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Old July 17, 2010, 09:40 PM   #22
Tom Servo
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Join Date: September 27, 2008
Location: Foothills of the Appalachians
Posts: 10,330
Quote:
Shouldn't a crime that is severe enough to warrant the permanent loss of fundamental rights be a felony?
Perhaps not always even then.

Consider: a guy falls on hard times. He kites a few checks. They add up to just enough of an amount to qualify as a felony. The guy gets convicted and does his time. Once released, he is a law-abiding model citizen.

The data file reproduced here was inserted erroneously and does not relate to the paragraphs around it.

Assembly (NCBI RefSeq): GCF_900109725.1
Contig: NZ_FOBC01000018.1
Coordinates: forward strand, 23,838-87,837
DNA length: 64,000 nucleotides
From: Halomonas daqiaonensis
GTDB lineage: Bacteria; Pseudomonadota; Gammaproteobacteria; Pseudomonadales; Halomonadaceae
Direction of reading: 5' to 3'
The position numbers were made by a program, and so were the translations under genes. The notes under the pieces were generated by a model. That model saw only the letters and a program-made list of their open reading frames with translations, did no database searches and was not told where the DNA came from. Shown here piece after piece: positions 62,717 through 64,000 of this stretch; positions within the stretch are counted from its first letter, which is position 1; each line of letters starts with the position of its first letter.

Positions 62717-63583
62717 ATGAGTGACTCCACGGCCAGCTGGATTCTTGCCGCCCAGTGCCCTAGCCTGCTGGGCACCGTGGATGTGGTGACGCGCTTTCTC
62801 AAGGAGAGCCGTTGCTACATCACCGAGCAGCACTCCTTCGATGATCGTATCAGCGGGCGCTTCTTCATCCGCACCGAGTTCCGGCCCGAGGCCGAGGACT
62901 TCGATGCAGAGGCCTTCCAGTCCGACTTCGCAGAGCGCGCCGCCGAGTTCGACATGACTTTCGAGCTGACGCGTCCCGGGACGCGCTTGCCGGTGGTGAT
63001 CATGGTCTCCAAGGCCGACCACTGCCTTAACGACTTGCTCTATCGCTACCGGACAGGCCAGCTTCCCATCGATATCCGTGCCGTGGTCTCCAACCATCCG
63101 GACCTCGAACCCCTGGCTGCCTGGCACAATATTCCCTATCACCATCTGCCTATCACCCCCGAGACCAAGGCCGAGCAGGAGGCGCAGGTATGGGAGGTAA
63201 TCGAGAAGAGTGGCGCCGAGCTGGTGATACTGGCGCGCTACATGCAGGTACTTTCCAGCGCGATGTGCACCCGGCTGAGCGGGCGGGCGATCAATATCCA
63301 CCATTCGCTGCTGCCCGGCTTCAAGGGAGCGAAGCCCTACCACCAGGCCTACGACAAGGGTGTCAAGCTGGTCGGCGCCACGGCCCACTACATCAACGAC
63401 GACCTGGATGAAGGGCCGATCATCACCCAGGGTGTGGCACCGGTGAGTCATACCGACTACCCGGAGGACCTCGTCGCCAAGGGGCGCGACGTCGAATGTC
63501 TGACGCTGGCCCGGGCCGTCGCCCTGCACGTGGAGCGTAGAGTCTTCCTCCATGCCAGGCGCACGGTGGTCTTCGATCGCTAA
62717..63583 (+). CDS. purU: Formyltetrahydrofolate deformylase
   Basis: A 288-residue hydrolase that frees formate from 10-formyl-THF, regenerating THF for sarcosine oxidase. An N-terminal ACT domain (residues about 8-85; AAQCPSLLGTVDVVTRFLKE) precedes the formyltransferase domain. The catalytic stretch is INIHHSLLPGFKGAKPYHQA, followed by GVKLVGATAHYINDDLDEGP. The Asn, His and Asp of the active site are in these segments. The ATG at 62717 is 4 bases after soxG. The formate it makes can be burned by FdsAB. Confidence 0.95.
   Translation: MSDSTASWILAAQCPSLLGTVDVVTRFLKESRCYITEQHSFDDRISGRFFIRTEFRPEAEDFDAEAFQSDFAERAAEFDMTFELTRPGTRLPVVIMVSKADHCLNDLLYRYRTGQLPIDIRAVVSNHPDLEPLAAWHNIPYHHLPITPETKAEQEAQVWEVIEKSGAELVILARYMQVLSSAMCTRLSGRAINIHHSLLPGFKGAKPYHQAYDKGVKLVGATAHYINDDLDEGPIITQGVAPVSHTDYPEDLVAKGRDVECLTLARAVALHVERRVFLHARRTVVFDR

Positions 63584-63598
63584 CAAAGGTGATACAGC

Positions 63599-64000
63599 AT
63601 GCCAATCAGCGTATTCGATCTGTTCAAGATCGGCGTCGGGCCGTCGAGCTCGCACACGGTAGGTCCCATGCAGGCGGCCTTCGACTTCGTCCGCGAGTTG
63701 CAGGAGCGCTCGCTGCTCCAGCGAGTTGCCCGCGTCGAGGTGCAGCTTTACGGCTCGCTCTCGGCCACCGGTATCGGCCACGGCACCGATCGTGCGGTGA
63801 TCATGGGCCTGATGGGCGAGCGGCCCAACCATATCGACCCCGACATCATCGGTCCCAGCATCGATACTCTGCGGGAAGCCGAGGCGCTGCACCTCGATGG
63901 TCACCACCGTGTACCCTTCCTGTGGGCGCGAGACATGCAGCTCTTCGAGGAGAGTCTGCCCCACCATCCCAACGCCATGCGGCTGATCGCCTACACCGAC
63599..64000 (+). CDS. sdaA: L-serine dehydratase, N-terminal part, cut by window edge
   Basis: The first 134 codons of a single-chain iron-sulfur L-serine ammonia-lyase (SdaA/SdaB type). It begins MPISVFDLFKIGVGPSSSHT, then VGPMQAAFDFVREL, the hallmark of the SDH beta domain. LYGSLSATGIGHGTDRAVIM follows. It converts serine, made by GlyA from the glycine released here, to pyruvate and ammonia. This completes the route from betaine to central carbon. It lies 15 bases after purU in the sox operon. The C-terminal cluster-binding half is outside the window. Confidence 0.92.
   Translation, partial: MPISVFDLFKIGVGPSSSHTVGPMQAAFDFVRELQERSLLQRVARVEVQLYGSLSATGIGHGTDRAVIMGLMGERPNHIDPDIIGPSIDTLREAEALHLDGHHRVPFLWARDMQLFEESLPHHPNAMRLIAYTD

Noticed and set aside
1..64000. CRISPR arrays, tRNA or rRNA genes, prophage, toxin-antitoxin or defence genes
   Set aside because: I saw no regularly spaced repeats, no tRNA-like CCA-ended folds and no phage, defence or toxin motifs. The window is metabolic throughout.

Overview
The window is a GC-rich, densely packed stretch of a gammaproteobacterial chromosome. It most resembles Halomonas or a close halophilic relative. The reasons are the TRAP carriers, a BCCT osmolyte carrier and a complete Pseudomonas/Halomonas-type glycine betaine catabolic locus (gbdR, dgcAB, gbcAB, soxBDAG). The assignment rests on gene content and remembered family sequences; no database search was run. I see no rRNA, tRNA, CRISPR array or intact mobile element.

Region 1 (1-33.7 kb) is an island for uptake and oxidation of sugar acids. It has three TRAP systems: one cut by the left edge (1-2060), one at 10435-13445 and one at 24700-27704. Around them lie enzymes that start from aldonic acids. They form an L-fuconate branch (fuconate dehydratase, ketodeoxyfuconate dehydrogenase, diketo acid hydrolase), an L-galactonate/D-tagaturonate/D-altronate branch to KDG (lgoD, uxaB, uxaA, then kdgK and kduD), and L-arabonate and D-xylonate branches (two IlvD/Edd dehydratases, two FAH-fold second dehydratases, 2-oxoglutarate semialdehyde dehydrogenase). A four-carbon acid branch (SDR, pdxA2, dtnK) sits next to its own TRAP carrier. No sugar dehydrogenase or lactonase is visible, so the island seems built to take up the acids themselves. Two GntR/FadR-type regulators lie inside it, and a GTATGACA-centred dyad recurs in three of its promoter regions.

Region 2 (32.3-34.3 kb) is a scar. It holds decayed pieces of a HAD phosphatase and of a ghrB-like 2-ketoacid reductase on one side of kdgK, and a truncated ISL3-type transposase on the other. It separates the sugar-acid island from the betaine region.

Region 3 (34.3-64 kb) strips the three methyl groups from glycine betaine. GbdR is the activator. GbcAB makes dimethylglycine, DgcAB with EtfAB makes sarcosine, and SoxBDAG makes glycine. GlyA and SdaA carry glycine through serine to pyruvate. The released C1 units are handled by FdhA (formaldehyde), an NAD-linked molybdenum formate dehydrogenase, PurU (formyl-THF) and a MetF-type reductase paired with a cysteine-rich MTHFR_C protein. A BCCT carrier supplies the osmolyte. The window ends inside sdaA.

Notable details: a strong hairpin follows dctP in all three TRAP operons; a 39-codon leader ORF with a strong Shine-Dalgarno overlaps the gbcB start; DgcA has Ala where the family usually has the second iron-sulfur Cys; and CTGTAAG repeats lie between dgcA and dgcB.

Does he deserve to be stripped of certain civil rights for the rest of his life? Should he be treated the same as a violent predator? These are questions we've yet to adequately answer.

Regarding the Lautenberg amdnement, we suffered a loss. Basically, the 7th Circuit chose to find the law constitutional on grounds that look suspiciously like interest-balancing. The 4th could decide to act in the same way, arguing that the government's interest in maintaining order during a crisis is "compelling."

(I wonder if attacking the Lautenberg amendment head on might have been a bad idea, given that it's harder to generate sympathy for a plaintiff in such situations.)
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